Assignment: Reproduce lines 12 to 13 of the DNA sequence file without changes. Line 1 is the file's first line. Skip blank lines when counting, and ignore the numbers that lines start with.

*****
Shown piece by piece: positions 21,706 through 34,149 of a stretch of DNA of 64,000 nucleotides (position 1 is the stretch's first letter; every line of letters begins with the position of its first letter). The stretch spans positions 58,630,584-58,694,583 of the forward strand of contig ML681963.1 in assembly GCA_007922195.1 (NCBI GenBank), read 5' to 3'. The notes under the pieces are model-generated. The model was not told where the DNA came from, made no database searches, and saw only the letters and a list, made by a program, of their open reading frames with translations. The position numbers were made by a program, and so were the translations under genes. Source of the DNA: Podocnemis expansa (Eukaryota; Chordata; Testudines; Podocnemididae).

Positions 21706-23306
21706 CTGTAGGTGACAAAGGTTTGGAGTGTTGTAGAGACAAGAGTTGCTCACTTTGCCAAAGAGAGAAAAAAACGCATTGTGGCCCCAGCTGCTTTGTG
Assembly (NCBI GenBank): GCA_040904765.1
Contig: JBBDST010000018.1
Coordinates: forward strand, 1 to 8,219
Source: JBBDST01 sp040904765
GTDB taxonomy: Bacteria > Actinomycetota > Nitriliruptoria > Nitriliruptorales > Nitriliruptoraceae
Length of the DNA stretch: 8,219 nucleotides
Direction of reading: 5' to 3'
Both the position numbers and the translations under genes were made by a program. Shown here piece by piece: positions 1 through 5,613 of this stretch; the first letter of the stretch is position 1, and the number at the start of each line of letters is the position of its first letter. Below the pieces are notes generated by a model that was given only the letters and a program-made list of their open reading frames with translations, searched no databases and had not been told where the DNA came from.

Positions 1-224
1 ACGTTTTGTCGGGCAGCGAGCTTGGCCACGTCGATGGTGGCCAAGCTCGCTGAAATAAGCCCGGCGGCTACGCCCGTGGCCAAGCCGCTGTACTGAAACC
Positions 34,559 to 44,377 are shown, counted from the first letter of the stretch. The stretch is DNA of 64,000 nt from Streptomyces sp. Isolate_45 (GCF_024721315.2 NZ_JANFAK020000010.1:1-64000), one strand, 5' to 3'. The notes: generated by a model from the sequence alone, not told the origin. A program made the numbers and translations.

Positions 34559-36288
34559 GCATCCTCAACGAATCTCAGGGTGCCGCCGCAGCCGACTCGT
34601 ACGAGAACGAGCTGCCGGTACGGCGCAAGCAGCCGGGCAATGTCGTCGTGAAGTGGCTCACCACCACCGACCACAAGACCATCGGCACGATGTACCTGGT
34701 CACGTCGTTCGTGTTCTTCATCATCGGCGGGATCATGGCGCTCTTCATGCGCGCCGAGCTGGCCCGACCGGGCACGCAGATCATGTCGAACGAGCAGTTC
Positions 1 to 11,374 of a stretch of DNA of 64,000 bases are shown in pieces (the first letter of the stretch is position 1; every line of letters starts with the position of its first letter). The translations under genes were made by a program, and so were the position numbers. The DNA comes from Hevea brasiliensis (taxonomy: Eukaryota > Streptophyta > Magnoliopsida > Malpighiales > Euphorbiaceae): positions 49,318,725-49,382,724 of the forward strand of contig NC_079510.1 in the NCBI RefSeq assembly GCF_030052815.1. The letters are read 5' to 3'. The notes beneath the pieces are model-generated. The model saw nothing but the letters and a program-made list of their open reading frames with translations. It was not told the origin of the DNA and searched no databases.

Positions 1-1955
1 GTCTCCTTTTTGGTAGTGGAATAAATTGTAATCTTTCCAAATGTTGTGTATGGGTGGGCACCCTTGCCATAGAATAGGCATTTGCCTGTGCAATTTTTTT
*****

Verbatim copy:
Positions 1-224
1 ACGTTTTGTCGGGCAGCGAGCTTGGCCACGTCGATGGTGGCCAAGCTCGCTGAAATAAGCCCGGCGGCTACGCCCGTGGCCAAGCCGCTGTACTGAAACC